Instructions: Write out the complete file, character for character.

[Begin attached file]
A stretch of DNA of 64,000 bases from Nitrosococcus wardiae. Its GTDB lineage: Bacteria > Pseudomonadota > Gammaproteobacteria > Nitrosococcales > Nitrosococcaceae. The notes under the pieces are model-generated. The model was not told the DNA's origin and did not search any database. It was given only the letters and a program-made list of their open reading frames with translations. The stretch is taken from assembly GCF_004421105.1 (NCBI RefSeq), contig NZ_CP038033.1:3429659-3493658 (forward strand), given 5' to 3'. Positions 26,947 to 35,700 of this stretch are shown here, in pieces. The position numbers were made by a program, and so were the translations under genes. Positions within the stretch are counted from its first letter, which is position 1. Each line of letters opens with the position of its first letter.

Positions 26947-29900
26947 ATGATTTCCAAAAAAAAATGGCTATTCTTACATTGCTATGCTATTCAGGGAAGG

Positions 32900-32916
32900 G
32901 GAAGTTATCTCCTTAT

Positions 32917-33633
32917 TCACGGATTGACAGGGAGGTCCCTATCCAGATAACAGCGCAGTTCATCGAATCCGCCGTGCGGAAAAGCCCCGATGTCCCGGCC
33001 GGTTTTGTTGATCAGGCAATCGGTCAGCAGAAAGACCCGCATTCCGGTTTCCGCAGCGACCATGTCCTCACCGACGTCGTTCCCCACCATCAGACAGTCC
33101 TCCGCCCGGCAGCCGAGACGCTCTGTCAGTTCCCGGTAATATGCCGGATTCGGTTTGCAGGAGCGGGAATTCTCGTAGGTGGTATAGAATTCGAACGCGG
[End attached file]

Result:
A stretch of DNA of 64,000 bases from Nitrosococcus wardiae. Its GTDB lineage: Bacteria > Pseudomonadota > Gammaproteobacteria > Nitrosococcales > Nitrosococcaceae. The notes under the pieces are model-generated. The model was not told the DNA's origin and did not search any database. It was given only the letters and a program-made list of their open reading frames with translations. The stretch is taken from assembly GCF_004421105.1 (NCBI RefSeq), contig NZ_CP038033.1:3429659-3493658 (forward strand), given 5' to 3'. Positions 26,947 to 35,700 of this stretch are shown here, in pieces. The position numbers were made by a program, and so were the translations under genes. Positions within the stretch are counted from its first letter, which is position 1. Each line of letters opens with the position of its first letter.

Positions 26947-29900
26947 ATGATTTCCAAAAAAAAATGGCTATTCTTACATTGCTATGCTATTCAGGGAAGG

Positions 32900-32916
32900 G
32901 GAAGTTATCTCCTTAT

Positions 32917-33633
32917 TCACGGATTGACAGGGAGGTCCCTATCCAGATAACAGCGCAGTTCATCGAATCCGCCGTGCGGAAAAGCCCCGATGTCCCGGCC
33001 GGTTTTGTTGATCAGGCAATCGGTCAGCAGAAAGACCCGCATTCCGGTTTCCGCAGCGACCATGTCCTCACCGACGTCGTTCCCCACCATCAGACAGTCC
33101 TCCGCCCGGCAGCCGAGACGCTCTGTCAGTTCCCGGTAATATGCCGGATTCGGTTTGCAGGAGCGGGAATTCTCGTAGGTGGTATAGAATTCGAACGCGG